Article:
Total keeps PNG prize after Oil Search loses court battle
Oil Search lost a court battle with InterOil, writing a another chapter in the debate over Papua New Guinea's gas scheme
Oil Search's effort to oust French major Total from the potentially prolific Elk-Antelope gas scheme in Papua New Guinea (PNG) has failed after the Australian company lost a legal wrangle with US joint venture partner InterOil.
A London arbitration court ruled that Oil Search had no pre-emptive rights over InterOil's sale of a stake in the PRL 15 permit, which holds one of Asia's largest undeveloped gas fields, to Total, in a deal worth more than $400 million.
Following the decision, the PRL 15 joint venture will continue to comprise Total (40%), InterOil (37%) and Oil Search (23%), but their interests will shrink when the PNG government eventually takes up its right to a 22.5% stake.
The decision makes it more likely that the Elk-Antelope gas resource - estimated to hold anywhere between 3 trillion and 12 trillion cubic feet (cf) of gas - will be developed through a liquefied natural gas (LNG) project separate to ExxonMobil's PNG LNG, which started up last year and is seeking gas for an expansion.
Had Oil Search, which is also a partner in the PNG LNG scheme, won the arbitration, it would have improved the chances of Elk-Antelope being developed as an expansion of ExxonMobil's project, rather than a stand-alone plant operated by Total.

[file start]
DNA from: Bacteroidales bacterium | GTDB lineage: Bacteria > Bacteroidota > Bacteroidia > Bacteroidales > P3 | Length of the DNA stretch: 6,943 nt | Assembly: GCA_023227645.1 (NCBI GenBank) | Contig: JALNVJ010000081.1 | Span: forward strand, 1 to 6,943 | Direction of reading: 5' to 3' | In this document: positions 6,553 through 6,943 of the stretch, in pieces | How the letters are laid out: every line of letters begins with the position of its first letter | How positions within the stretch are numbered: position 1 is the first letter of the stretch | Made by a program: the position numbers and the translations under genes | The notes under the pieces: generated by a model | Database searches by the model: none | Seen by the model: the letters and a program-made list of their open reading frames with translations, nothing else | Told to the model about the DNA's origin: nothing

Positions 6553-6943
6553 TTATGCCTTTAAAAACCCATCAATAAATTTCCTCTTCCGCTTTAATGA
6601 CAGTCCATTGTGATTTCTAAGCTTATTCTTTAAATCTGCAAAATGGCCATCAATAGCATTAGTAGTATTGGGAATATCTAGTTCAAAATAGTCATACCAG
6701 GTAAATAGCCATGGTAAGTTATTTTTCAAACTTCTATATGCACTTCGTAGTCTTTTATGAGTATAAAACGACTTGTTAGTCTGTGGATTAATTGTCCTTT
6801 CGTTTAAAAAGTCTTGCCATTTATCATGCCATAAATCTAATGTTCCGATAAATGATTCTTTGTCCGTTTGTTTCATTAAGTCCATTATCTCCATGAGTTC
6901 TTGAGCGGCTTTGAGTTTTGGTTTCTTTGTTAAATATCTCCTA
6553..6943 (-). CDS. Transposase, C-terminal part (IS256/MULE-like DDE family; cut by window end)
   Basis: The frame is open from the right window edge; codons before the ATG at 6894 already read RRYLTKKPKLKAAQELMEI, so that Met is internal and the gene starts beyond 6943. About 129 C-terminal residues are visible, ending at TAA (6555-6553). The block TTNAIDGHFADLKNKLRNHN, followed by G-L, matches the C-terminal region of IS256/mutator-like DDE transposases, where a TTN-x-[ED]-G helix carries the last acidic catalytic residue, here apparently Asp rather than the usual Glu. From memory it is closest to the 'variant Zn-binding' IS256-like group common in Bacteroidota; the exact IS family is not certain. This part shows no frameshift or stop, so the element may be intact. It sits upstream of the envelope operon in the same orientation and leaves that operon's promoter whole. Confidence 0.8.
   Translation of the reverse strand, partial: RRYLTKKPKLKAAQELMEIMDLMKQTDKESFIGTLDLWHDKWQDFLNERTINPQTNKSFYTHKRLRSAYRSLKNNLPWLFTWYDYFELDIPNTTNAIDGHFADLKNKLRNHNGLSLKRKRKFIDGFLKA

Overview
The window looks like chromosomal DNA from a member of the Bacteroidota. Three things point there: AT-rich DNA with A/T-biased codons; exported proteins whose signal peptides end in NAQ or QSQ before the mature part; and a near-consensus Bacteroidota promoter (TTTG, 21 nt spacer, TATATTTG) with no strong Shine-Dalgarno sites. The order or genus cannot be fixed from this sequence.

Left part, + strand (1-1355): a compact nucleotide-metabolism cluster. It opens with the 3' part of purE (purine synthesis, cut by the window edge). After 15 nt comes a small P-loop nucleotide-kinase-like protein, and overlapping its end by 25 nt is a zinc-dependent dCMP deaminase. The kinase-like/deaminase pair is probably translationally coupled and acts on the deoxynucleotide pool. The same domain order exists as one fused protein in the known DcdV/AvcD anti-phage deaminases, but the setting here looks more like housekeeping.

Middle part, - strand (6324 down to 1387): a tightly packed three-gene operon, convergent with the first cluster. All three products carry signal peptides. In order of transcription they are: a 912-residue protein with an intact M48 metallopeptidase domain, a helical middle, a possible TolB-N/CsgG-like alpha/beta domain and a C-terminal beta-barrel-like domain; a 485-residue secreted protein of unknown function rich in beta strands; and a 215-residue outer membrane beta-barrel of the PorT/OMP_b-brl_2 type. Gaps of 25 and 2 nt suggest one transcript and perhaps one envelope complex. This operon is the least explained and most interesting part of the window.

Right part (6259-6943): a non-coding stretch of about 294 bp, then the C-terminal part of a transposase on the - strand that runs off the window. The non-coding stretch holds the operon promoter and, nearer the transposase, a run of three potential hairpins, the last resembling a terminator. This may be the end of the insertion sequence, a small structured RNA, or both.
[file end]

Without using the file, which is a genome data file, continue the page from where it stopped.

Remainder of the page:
Oil Search said that its loss in the legal tussle would not trigger any delay in work to appraise the resource through further drilling, and move it toward development.
Peter Botten, managing director of Oil Search, has previously said the resource could be developed about two years earlier through an expansion of PNG LNG, the country's maiden LNG export plant, and potentially save some $3 billion in costs.
But analysts believe Elk-Antelope LNG will be a competitive global LNG project, making its development highly likely once reserves are established. If appraisal goes according to plan, then a 6.8m tonne per year two-train LNG development could be sanctioned by 2017 with first production in 2021.
Any proposed Elk-Antelope LNG development could still share PNG LNG's export infrastructure already in place at the brownfield site in Port Moresby, making the development particularly attractive.
Given the government's involvement in both developments many expect it will force the ventures to work together to capture synergies where possible.
Analysis from Wall Street research firm Bernstein shows there could be at least $3 billion in savings relative to the $19bn PNG LNG project, which started up last year. At $16bn, or around $2000/tonne, Elk-Antelope would be one of the lowest-cost projects in the region. With a breakeven price delivered to Tokyo of $9 per million British thermal units the ExxonMobil-led liquefaction scheme is already one of the most competitive globally.
InterOil's deal with Total saw the US listed company net $401m in March last year while locking in a further $138.7m of milestone payments. The upside includes a wealthy schedule of bonus payments if appraisal proves more gas than the opening deal numbers reflect. Additional payments start kicking in at the certification of 3.5 trillion cf of gas, pretty much the minimum that InterOil and Total know is already there. If appraisal drilling bolsters the resource to 7.1 trillion cf, there should be ample gas for at least two LNG trains, making InterOil's deal worth $1.62bn - more than half the company's market capital.